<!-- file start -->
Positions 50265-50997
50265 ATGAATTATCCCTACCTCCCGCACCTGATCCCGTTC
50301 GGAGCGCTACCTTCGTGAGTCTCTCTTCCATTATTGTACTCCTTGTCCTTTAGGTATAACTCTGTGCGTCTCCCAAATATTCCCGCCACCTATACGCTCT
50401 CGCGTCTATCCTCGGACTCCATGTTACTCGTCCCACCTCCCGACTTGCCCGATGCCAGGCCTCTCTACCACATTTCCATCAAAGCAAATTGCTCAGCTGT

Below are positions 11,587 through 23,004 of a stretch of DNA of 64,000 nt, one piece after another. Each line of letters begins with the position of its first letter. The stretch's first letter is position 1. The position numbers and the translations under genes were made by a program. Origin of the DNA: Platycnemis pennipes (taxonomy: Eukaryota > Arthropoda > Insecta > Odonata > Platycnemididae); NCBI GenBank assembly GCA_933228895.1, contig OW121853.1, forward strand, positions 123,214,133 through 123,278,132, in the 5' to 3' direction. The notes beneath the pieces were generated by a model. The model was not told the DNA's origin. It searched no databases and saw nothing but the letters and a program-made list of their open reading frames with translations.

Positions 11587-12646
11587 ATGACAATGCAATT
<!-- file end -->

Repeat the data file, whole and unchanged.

Positions 50265-50997
50265 ATGAATTATCCCTACCTCCCGCACCTGATCCCGTTC
50301 GGAGCGCTACCTTCGTGAGTCTCTCTTCCATTATTGTACTCCTTGTCCTTTAGGTATAACTCTGTGCGTCTCCCAAATATTCCCGCCACCTATACGCTCT
50401 CGCGTCTATCCTCGGACTCCATGTTACTCGTCCCACCTCCCGACTTGCCCGATGCCAGGCCTCTCTACCACATTTCCATCAAAGCAAATTGCTCAGCTGT

Below are positions 11,587 through 23,004 of a stretch of DNA of 64,000 nt, one piece after another. Each line of letters begins with the position of its first letter. The stretch's first letter is position 1. The position numbers and the translations under genes were made by a program. Origin of the DNA: Platycnemis pennipes (taxonomy: Eukaryota > Arthropoda > Insecta > Odonata > Platycnemididae); NCBI GenBank assembly GCA_933228895.1, contig OW121853.1, forward strand, positions 123,214,133 through 123,278,132, in the 5' to 3' direction. The notes beneath the pieces were generated by a model. The model was not told the DNA's origin. It searched no databases and saw nothing but the letters and a program-made list of their open reading frames with translations.

Positions 11587-12646
11587 ATGACAATGCAATT